Many of us had a blanket growing up. One boy in particular is famous because of his.
I had one, “Blankie,” and just like the writer of this story about what having a blanket as a kid says about you as an adult, I’d fall asleep with it scrunched up in my face so I could smell it. I loved that smell! Then one day, Blankie disappeared—my mom had something to do with it, though she always denied it. The same thing happened to our rowdy schnauzer puppy “Bach,” too. Parents can be like that, I suppose.
Lucky for all of us who had our own special blankets or other comfort objects as children, it turns out they serve a pretty helpful developmental purpose.
They are things that infants and young children assign a special significance to and function as stepping stones, things the child can use to move from the early mother/oral stages to an object relationship.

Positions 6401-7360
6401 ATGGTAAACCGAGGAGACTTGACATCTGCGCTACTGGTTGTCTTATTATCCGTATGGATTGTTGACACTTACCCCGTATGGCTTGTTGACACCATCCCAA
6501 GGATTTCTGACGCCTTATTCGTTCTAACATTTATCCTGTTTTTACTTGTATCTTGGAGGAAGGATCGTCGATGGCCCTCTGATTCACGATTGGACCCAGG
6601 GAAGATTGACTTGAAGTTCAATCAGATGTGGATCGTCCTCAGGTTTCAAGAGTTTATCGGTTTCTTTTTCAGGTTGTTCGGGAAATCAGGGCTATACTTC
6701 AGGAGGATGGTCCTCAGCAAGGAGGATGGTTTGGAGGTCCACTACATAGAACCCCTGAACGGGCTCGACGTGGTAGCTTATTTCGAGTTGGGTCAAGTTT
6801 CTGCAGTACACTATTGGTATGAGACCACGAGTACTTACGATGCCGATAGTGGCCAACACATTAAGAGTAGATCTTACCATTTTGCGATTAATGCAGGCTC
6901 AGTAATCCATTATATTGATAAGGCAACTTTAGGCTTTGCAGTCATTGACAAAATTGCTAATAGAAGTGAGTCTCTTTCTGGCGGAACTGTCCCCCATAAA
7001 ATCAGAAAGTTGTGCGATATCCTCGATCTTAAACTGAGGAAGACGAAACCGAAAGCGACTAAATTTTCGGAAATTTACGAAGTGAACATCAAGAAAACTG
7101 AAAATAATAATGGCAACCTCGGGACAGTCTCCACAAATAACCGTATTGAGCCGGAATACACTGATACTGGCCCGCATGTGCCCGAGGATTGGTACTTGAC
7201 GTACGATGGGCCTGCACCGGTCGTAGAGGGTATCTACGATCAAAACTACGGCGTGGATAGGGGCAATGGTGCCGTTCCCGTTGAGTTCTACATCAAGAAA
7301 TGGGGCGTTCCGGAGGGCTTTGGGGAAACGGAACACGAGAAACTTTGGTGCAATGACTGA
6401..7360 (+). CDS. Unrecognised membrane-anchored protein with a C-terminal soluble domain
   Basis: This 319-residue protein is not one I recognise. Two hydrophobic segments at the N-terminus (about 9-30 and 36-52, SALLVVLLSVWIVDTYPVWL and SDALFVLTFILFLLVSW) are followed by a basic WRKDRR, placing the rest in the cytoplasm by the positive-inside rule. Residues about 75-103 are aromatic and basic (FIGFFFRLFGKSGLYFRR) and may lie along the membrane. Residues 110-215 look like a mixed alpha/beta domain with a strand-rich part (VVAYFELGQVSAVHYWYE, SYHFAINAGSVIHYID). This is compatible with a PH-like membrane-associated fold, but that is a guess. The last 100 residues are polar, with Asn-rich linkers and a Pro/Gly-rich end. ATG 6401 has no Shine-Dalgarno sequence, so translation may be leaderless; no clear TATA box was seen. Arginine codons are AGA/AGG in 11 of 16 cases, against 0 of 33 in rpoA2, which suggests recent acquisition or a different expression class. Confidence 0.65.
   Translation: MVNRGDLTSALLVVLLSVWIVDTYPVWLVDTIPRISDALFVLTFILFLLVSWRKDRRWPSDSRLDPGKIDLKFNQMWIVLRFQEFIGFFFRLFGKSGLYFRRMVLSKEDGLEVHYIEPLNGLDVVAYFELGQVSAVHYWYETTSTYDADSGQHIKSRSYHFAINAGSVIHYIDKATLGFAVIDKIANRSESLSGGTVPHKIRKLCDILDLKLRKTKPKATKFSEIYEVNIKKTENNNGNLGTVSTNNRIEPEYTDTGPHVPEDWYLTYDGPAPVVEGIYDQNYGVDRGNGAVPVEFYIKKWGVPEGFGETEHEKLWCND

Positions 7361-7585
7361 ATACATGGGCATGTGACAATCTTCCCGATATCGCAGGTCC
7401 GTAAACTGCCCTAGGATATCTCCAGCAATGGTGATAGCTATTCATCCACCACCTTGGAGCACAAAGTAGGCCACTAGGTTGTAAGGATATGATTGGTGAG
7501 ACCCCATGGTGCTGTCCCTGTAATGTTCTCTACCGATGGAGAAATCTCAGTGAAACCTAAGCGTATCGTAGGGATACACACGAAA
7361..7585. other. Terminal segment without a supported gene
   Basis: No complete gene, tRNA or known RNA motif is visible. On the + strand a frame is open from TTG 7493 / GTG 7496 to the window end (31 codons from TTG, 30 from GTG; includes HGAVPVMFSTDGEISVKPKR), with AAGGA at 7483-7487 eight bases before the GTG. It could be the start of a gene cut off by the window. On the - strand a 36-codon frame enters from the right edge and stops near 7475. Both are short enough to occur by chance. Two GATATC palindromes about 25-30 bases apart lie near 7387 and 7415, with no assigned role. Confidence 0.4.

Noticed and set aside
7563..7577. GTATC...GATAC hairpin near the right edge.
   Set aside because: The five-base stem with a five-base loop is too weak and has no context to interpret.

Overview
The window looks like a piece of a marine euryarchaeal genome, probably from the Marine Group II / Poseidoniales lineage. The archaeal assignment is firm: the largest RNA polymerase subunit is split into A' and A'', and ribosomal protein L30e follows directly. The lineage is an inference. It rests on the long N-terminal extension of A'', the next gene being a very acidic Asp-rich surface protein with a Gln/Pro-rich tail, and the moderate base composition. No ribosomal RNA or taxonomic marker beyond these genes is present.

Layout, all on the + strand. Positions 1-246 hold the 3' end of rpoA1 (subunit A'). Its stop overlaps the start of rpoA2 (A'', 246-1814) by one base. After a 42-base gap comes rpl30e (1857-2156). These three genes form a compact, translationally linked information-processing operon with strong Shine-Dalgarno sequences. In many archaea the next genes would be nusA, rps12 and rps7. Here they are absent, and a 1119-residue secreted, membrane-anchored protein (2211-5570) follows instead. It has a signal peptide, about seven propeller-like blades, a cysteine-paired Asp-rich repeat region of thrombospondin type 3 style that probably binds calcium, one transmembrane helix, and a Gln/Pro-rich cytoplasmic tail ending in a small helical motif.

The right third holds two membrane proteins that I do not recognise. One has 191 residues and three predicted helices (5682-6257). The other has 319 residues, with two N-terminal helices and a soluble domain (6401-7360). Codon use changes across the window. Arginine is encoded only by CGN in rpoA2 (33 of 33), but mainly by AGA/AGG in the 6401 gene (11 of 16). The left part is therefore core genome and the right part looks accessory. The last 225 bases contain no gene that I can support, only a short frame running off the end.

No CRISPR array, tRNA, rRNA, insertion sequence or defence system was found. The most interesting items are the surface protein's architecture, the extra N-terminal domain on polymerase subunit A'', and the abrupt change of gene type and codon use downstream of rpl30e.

They are also helpful when a small child goes off to daycare or another new childcare situation, as they help children cope with separation anxiety.
Indeed, comfort objects are quite common—60 percent of kids have them, as do 35 percent of adults. Until the 1970s, psychologists thought this attachment to objects was a reflection of a shaky attachment to one’s mother, but that opinion has since changed.
According to Psychology Today, we’re never too old for teddy bears, and by extension, never too old for our blankets.
For most adults though, other comfort items tend to take the place of teddy bears and blankets—from journals for jotting down personal thoughts, to keepsakes or mementos that remind us of a loved to, or even a smartphone filled with pictures and the capability to connect to another person quickly.
It turns out security objects know no age boundary—they just take different forms.